Treacher Collins syndrome (TCS) (MIM 154500) is a disorder of craniofacial development that is inherited in an autosomal dominant fashion and occurs with an incidence of approximately 1 in 50,000 live births. Forty percent of patients have a previous family history, whereas in 60 percent of patients the syndrome is thought to arise as a result of a de novo mutation.
TCS is characterized by abnormalities of the external ears, conductive hearing loss, lateral downward sloping of the palpebral fissures, cleft palate, and hypoplasia of the mandible and zygomatic complex. These features often are bilaterally symmetrical in nature. A marked variation in phenotype is observed both within and between families.
In the absence of a candidate gene or appropriate mouse model for the disorder, the mutated gene causing TCS (TCOF1) was isolated by positional cloning strategies. So far, approximately 70, mainly family-specific, mutations have been identified within the gene, which maps to chromosome 5q32-q33.1. The majority of these mutations introduce a premature termination codon.
Since database sequence comparisons failed to reveal any strong homology, little was known about the precise function of the protein, treacle, encoded by TCOF1. Recent work on the expression of treacle suggests that it is a member of a family of nucleolar phosphoproteins and, as such, may be involved in shuttling proteins between the nucleus and the cytoplasm.
Treacher Collins syndrome (TCS) (MIM 154500) is named after the ophthalmologist E. Treacher Collins, who first described the essential components of the syndrome in 1900.1 The first extensive description of the condition was produced by Franceschetti and Klein, who used the term mandibulofacial dysostosis to describe the facial appearance.2 TCS is the most common mandibulofacial dysostosis disorder, affecting approximately 1 in 50,000 live births, and is inherited in an autosomal dominant manner. Although the disease is thought to be highly penetrant, there is marked variation in phenotype, ranging from perinatal death due to a compromised airway to features that are so mild that it is difficult to make an unequivocal diagnosis on clinical grounds alone. The main criteria used in the diagnosis of TCS include bilaterally symmetrical midface hypoplasia (89 percent), downward slanting of the palpebral fissures (89 percent), colobomas (notching) of the lower eyelids with sparse eyelashes (69 percent), cleft palate (28 percent), micrognathia (underdevelopment of the lower jaw, 78 percent), microtia (underdevelopment or absence of pinna, 77 percent), and other deformities of the external ears, which often lead to conductive hearing loss (50 percent).3 The typical facial appearance is depicted in Fig. 296-1.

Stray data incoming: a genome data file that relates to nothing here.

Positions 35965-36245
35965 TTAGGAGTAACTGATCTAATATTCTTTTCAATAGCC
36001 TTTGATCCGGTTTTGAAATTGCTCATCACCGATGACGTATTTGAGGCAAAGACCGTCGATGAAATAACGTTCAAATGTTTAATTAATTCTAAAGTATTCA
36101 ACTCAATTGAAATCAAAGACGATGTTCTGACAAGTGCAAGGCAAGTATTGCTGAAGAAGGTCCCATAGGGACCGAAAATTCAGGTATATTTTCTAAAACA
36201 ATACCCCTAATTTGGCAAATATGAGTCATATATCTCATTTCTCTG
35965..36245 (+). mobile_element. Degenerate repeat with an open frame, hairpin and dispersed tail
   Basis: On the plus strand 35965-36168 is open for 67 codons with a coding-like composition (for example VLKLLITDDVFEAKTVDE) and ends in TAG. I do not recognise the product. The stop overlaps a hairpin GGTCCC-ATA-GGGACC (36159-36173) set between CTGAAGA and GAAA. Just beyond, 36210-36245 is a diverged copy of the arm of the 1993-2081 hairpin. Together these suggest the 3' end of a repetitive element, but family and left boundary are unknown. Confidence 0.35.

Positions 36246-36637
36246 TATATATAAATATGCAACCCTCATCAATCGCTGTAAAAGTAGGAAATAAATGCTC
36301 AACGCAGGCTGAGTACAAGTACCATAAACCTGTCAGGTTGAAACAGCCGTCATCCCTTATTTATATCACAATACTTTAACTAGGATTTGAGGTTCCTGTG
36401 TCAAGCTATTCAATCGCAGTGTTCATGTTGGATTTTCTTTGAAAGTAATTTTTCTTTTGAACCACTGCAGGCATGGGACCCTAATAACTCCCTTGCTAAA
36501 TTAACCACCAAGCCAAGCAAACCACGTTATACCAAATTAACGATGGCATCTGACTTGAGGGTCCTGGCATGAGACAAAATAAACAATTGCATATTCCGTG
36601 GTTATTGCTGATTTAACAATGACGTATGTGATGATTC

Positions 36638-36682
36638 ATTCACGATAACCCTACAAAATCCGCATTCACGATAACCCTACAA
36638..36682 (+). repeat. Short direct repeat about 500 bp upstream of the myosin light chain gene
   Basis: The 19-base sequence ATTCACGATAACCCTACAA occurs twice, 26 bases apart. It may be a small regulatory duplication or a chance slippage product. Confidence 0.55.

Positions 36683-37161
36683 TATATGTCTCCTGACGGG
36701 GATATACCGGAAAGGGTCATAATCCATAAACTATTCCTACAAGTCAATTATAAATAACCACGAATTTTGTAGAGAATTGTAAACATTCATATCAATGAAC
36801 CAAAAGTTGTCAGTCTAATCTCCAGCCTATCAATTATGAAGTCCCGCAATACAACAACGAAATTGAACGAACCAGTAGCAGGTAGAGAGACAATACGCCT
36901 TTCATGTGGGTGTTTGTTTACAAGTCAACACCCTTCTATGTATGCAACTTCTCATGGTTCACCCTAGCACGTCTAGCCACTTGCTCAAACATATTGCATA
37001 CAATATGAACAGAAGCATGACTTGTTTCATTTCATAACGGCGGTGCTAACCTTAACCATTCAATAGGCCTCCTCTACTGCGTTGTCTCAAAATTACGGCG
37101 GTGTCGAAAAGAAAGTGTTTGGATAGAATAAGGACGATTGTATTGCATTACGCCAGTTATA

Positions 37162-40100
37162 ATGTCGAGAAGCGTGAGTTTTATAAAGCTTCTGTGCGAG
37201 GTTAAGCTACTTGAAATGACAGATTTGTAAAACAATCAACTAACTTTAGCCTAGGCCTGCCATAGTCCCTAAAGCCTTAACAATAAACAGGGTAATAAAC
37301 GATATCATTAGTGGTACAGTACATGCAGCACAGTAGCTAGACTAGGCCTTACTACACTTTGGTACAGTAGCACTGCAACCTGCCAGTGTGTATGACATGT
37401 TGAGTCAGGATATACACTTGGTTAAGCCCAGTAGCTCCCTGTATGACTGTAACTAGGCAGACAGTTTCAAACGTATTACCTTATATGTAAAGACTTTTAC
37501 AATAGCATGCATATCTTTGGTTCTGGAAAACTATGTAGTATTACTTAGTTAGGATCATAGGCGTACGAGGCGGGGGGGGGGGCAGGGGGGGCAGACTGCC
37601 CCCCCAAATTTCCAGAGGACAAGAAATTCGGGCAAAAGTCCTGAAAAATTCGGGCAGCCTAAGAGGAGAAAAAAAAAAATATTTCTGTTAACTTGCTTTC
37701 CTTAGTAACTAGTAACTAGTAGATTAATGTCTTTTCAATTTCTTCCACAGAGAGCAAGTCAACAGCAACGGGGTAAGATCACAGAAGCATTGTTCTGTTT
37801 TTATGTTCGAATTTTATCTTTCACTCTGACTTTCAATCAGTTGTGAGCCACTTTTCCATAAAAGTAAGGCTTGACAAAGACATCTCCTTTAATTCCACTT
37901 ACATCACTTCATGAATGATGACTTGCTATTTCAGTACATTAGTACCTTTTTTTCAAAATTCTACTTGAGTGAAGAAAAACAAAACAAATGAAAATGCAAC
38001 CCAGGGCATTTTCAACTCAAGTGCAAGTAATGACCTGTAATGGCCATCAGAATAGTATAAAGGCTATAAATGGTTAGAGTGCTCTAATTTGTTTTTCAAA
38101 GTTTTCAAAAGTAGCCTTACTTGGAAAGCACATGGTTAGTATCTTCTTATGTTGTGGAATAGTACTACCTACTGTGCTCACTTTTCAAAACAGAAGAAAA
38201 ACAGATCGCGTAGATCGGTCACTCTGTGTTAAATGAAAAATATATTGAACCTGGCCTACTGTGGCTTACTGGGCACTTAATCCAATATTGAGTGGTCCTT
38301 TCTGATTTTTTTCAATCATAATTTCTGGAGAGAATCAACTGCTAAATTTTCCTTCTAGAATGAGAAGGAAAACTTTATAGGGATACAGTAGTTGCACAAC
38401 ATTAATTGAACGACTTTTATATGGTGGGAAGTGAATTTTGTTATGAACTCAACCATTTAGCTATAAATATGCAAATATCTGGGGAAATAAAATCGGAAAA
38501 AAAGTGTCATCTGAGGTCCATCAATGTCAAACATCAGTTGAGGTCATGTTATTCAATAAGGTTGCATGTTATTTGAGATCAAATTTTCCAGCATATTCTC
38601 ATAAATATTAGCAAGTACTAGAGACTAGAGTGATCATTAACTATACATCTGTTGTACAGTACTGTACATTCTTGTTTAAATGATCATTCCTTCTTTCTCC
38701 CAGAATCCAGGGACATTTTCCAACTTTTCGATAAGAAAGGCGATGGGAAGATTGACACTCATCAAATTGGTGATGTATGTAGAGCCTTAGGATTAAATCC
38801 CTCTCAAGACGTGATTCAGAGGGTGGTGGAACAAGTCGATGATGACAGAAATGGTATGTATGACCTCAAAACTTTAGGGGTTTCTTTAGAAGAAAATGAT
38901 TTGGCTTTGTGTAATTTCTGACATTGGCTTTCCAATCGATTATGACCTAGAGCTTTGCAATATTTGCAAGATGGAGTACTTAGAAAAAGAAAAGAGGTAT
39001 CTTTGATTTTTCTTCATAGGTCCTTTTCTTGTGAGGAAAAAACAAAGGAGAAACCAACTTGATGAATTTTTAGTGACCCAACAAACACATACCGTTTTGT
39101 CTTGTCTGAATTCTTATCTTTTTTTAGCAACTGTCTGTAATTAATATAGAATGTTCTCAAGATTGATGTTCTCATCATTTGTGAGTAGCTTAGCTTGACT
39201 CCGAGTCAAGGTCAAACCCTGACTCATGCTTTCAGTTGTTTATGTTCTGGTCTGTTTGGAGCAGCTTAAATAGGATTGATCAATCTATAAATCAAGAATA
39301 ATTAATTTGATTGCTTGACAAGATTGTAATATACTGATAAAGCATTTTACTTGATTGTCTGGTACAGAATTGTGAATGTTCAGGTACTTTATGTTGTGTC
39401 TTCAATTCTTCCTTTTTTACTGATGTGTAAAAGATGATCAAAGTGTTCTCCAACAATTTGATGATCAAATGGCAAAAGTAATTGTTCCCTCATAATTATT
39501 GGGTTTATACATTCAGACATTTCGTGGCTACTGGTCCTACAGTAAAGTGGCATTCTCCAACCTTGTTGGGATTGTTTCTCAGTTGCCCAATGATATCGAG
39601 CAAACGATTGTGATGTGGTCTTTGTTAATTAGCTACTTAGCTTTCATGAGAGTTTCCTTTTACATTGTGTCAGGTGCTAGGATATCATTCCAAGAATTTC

Clinical features of a child with TCS. (A) Lateral view to show hypoplasia of mandible and zygomatic complex and severe anomalies of the external ear. (B) Frontal view to show down-slanting palpebral fissures, colobomas of the lower eyelids, and a paucity of lid lashes. The features show bilateral symmetry.